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What does the Swedish Macroeconomy tell us about Swedish Stock Returns?

In the stock market, the utilization of information is of the essence, and being able to draw conclusions about what factors empirically affect stock market returns is valuable information for all investors trying to get an edge in the market. Ignoring firm-specific information such as news and accounting-specific data relevant for only a particular firm, economy-wide structural information about the macroeconomy is bound to give information about future stock market returns.

What does the Swedish Macroeconomy tell us about Swedish Stock Returns?foto: Markus Spiske
Sebastian Shaqiri
created at: Tue Jul 13 2021| updated at:Fri Sep 24 2021
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In the stock market, the utilization of information is of the essence, and being able to draw conclusions about what factors empirically affect stock market returns is valuable information for all investors trying to get an edge in the market. Ignoring firm-specific information such as news and accounting-specific data relevant for only a particular firm, economy-wide structural information about the macroeconomy is bound to give information about future stock market returns. As the stock market tends to follow the trend of the general economy, the hypothesized relationship between the macroeconomy and stock market returns would be no surprise. The transmission from which macroeconomic indicators affect stock returns depends on their respective effects on the economy as a whole; for instance, firm sales (consumption rates) are often tied together with unemployment, inflation, GDP, and monetary changes in the money supply and interest rates. Since macroeconomic indicators affect all firms simultaneously, if there were to be any stock market effects it would be felt through the whole market, not just particular stocks. 

The importance of market selection

All markets are not created equal, hence, the macroeconomic effect is dependent on the particular structure and size of the market, so a uniform effect on markets is not to be expected. Small and developing markets tend to be more sensitive to structural changes than large and developed stock markets. This is, of course, interconnected with the theory of market efficiency, and how information is absorbed differently across markets.

The heterogeneous effects across markets are widely documented in the academic literature. However, the empirical evidence is far from unambiguous in the predictability of stock market returns. Studies from the U.S, examining the same macroeconomic effect, finds conflicting results using similar data, suggesting that the effect very much depends on the time period examined and the method to find the relationship.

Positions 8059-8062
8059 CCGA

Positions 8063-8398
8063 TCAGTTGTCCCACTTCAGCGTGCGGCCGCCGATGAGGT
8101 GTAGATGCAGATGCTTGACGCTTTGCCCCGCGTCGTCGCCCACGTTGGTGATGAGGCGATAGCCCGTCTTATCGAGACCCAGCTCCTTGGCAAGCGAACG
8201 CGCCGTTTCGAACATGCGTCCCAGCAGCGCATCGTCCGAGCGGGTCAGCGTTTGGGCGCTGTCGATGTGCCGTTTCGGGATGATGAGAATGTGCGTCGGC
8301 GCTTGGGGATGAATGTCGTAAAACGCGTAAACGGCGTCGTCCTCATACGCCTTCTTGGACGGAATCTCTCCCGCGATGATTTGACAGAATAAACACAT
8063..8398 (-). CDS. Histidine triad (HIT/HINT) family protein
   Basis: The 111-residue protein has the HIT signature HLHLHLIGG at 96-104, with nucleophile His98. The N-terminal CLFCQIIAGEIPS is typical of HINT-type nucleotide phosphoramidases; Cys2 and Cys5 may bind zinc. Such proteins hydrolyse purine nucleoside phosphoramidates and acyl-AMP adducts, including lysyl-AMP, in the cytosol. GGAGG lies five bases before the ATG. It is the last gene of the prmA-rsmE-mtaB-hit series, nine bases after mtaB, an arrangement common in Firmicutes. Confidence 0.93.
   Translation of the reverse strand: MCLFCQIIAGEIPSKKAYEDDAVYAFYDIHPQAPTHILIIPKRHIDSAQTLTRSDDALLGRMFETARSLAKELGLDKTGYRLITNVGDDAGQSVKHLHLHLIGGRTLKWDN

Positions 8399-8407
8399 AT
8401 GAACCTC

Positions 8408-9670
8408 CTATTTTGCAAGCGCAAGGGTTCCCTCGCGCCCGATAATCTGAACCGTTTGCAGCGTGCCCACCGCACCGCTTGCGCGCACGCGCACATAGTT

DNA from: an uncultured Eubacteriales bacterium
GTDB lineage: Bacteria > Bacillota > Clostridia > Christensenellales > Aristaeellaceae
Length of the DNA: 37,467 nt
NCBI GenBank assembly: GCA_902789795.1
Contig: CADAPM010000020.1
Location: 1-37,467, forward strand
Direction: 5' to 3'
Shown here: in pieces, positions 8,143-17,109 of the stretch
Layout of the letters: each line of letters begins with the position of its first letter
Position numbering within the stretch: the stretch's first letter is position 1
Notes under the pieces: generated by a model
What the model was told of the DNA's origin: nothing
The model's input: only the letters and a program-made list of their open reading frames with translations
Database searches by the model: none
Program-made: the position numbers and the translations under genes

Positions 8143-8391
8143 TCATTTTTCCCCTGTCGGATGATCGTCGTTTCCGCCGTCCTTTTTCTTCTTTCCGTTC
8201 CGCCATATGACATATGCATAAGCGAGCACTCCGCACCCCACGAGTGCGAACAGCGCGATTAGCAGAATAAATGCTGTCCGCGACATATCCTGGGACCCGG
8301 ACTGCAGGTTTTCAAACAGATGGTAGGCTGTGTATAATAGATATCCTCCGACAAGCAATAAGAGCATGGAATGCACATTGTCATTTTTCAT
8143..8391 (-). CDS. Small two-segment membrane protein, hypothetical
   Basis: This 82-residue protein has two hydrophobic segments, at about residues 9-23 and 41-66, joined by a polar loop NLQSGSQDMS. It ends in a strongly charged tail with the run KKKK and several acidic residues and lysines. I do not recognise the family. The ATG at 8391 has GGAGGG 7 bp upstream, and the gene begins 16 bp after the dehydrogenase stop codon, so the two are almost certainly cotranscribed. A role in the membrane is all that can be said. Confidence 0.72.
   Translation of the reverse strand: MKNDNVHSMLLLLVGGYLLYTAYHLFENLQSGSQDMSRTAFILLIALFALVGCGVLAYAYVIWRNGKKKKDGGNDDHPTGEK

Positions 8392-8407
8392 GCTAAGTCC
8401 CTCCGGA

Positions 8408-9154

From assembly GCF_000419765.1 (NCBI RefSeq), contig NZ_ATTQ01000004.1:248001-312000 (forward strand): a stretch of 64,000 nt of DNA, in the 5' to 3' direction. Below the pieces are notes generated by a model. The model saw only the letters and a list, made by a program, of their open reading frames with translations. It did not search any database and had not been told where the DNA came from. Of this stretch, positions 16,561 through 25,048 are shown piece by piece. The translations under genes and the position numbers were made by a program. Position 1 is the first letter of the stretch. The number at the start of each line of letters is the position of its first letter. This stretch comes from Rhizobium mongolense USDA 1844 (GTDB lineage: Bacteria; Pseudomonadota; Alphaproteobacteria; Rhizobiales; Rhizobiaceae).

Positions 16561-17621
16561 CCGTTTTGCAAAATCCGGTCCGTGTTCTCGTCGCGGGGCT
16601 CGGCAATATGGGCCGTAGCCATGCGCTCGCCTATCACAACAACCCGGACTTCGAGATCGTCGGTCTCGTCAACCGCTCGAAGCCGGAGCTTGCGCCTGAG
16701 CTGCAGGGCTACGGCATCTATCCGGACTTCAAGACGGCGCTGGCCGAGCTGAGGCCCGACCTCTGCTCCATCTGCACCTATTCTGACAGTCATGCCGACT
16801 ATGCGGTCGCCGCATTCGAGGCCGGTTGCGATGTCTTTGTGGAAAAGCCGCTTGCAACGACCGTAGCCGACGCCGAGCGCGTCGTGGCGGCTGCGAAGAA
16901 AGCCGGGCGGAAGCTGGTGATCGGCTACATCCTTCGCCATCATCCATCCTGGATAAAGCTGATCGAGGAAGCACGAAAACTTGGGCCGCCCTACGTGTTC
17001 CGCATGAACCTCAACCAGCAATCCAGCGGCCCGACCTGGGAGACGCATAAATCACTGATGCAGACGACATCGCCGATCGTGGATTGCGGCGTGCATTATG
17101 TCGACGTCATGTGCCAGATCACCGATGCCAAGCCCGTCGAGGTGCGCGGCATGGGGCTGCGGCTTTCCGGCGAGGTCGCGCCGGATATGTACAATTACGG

Which macroeconomic indicators should be used?

Again, choosing which indicators should be included when trying to retrieve valuable information from the macroeconomy is not easily answered in the academic literature. However, the most common ones are interest rate, inflation rate, exchange rate, yield curve spread, and unemployment. The reason for not including GDP as an indicator is usually due to its strong interdependence with unemployment and the interest rate.

In a theoretical sense, the relationship between these indicators and stock returns are well documented: the relationship between the interest rate and stock returns is negative which is due to the fact that increases in the interest rate dampers consumption which lower sales in the economy; the inflation rate should have a negative effect on returns since inflation decreases the purchasing power, and higher prices often affect firm profits negatively; the yield curve tends to have a positive relationship with stock returns since increases in the interest rate term-spread indicates growing stability of the economy; the unemployment is also expected to have a negative relationship with stock returns since increases in the unemployment tend to reduce firm sales and profits since unemployed consumers consume less.

Empirical evidence from Sweden

Using data from Sweden, a recent study finds some interesting results on the effect of macroeconomic indicators on the Swedish stock market (OMX). The stock market is defined as three separate markets: large-cap (OMXS30), mid-cap (OMX mid-cap index), and small-cap (OMX small cap index). Since the macroeconomic effects tend to affect the economy slowly, the effect is decomposed into two different intervals, one-month, and four-month lagging effects.

Interestingly, the effects on each of the three markets were very different, however, the indicators that showed significant results were fairly consistent across markets. So, to answer the question on which indicators should be used to gain information about future stock returns are: the Swedish interest rate, inflation rate, and yield curve. 

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